July 20, 2015
Henry Viscardi School at The Viscardi Center, which serves children with severe physical disabilities, held its 48th Commencement Ceremony on June 25, 2015. President and CEO of The Viscardi Center, John D. Kemp, drew attention to the fact that the students were graduating during a landmark year, the 25th anniversary of the passing of the Americans with Disabilities Act (ADA). In his remarks, Kemp noted, “Your self-advocacy, and that for others, has begun here at Viscardi. Now go out and continue to shape the world for all of us with disabilities. Show your talents. Your pride. Your greatness.” View photos from the Commencement.
Many of the graduates are attending higher education institutions in the fall, including Hofstra University, Edinboro University and local community colleges, to pursue coursework in business, graphic design, accounting, marketing, criminal justice education and Liberal Arts. Still others are moving on to employment opportunities and programs within their communities.
This year’s valedictorian, Aaron Hampton, who received the 2015 Council for Exceptional Children Yes I Can Award for Academics, plans to study biology at Hofstra. During his remarks, Hampton encouraged his fellow graduates to set an example for others and to, “do what people think people in wheelchairs can’t do.”
Salutatorian, Jason Levy, also attending Hofstra this fall to pursue a degree in marketing, spoke about the different interests of his classmates and the memories they shared. He also challenged this classmates to, “prove the Class of 2015 is the best you’ve ever seen.”
Ken Kunken, Esq., Deputy Bureau Chief for the District Attorney’s Office Nassau County, and a member of the Abilities, Inc. at The Viscardi Center’s Board, was this year’s commencement speaker. “Ken Kunken’s involvement with The Viscardi Center started over 35 years ago when he was an Employer Development Specialist here, placing people with a wide variety of disabilities, skills and educational levels in employment opportunities,” explained Kemp as he introduced Kunken. “Determined not to be defined by his disability, Ken is a successful attorney widely respected by his colleagues and peers. He is an ideal role model for the students of Henry Viscardi School.”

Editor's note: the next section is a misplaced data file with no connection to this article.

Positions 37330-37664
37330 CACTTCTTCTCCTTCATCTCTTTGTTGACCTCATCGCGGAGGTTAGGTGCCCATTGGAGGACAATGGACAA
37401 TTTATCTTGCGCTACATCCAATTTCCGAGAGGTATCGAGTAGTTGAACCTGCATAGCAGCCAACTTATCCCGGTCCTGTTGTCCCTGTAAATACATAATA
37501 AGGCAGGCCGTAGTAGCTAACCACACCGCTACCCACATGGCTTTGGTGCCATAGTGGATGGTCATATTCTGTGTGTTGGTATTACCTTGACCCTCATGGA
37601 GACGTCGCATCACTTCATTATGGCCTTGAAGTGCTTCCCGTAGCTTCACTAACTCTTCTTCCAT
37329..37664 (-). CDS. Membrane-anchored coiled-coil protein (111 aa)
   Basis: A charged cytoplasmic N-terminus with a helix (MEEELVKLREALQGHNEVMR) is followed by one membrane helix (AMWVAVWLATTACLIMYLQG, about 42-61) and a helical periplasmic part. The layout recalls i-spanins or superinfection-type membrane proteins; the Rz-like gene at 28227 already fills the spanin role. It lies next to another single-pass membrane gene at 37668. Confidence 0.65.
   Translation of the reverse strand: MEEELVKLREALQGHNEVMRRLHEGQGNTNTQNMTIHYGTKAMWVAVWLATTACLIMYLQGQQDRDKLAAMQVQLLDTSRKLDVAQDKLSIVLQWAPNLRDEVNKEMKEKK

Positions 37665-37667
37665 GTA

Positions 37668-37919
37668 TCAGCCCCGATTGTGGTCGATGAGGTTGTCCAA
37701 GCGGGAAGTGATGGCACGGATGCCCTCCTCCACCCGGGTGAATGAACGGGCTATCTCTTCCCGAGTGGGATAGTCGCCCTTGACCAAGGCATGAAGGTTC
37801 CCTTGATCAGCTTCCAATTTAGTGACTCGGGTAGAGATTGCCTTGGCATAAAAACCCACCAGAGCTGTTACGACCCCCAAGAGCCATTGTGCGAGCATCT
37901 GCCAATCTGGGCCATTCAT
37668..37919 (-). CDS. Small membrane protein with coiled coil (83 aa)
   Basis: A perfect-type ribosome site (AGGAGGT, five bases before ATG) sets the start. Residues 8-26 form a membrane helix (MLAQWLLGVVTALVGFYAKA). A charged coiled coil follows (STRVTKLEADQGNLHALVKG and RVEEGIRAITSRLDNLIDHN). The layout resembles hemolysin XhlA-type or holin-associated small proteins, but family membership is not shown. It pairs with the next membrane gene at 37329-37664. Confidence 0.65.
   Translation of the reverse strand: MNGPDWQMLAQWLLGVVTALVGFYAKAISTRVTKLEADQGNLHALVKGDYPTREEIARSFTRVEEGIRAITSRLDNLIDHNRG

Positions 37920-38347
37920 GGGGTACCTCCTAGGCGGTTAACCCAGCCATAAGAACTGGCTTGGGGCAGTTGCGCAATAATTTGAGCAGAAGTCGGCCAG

During his remarks, Kunken told the students that they demonstrated the abilities the school’s founder, Dr. Henry Viscardi, Jr., would be proud of and that they could achieve great success as other Viscardi graduates had before them, including Judge Rob Pipia. He also spoke about how the perceptions and attitudes about people with disabilities have changed since he acquired his disability at the age of 20, “keep your expectations high and don’t let others’ expectations set your future. What is important is what you think you can do.”
Diana DeVivio, Superintendent/Principal of the Henry Viscardi School, encouraged the students to never stop learning and to seek and surround themselves with people who can teach them and are good examples. “Leave here hungry for knowledge and be a learner for life,” urged DeVivio.
During the commencement, the Heartfelt Teacher Appreciation Award was presented to Kim Albrecht, a long-time teacher at Henry Viscardi School. Selected by her peers, Albrecht was recognized for her dedication to the students and her hands-on involvement with the students in planning their annual senior trip, participation in the Center’s Sports Night fundraiser, and afterschool and extracurricular activities.
The Henry Viscardi School at The Viscardi Center is a New York State supported 4201 school that offers parents of children with severe physical disabilities and who often require life-sustaining medical treatment throughout the day, a traditional educational setting option that provides rigorous academics and opportunities for personal growth and leadership development. Its specialized, accessible educational setting provides a fully-enriched academic program, a variety of therapies, assistive technology and medical supports to students who may otherwise need to receive instruction in their homes or a hospital.
Founded by Dr. Henry Viscardi, Jr., who served as disability advisor to eight U.S. presidents and became one of the world’s leading advocates, The Viscardi Center provides Pre-K through High School education, school-to-work transition services, vocational training, career counseling and placement and workforce diversification assistance to children, adolescents, and adults with disabilities and businesses. A global leader, it employs more than 300 professionals, including experts in education, human resources and technology.